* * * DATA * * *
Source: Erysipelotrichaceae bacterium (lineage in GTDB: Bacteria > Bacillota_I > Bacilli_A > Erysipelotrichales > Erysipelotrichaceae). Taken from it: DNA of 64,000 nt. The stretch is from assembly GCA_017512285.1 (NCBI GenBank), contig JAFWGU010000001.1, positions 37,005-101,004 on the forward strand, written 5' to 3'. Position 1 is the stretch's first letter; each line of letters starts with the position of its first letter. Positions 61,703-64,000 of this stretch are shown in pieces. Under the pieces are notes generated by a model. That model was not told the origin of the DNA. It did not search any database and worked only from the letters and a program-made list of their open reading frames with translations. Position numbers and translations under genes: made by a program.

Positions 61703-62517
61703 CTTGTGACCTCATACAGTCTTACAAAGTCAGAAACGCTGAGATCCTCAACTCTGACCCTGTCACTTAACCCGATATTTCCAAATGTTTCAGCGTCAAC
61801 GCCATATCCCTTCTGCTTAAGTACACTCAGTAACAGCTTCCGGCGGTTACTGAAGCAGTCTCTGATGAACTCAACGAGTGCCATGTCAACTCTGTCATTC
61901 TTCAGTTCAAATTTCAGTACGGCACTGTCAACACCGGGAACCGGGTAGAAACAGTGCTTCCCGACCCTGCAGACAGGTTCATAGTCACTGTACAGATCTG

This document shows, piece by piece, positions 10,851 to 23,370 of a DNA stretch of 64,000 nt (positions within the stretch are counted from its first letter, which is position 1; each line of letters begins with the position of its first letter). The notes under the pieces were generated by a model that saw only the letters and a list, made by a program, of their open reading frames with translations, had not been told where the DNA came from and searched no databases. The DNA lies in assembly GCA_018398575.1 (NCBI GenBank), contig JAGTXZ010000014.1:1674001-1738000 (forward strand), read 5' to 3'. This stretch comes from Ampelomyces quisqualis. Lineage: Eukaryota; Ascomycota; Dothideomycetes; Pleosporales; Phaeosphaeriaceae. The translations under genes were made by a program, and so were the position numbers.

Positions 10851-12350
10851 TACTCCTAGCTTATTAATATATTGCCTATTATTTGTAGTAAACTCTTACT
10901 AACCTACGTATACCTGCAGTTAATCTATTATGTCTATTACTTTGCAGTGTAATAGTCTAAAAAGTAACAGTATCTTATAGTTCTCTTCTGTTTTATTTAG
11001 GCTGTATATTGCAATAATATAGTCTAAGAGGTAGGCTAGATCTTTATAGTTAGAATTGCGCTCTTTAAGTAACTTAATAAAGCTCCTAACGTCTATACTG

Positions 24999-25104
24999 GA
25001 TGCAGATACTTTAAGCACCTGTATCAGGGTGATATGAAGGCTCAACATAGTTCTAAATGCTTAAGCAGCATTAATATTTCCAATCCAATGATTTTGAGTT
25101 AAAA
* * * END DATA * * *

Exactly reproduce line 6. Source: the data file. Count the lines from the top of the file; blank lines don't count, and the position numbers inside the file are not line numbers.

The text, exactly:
This document shows, piece by piece, positions 10,851 to 23,370 of a DNA stretch of 64,000 nt (positions within the stretch are counted from its first letter, which is position 1; each line of letters begins with the position of its first letter). The notes under the pieces were generated by a model that saw only the letters and a list, made by a program, of their open reading frames with translations, had not been told where the DNA came from and searched no databases. The DNA lies in assembly GCA_018398575.1 (NCBI GenBank), contig JAGTXZ010000014.1:1674001-1738000 (forward strand), read 5' to 3'. This stretch comes from Ampelomyces quisqualis. Lineage: Eukaryota; Ascomycota; Dothideomycetes; Pleosporales; Phaeosphaeriaceae. The translations under genes were made by a program, and so were the position numbers.